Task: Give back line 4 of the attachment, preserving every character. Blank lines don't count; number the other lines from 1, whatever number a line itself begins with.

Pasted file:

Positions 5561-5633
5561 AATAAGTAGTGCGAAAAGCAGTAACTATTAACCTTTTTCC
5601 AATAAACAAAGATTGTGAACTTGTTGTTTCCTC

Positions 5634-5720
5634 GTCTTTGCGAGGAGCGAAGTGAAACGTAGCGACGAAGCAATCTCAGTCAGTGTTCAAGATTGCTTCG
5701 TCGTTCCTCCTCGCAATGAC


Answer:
Positions 5634-5720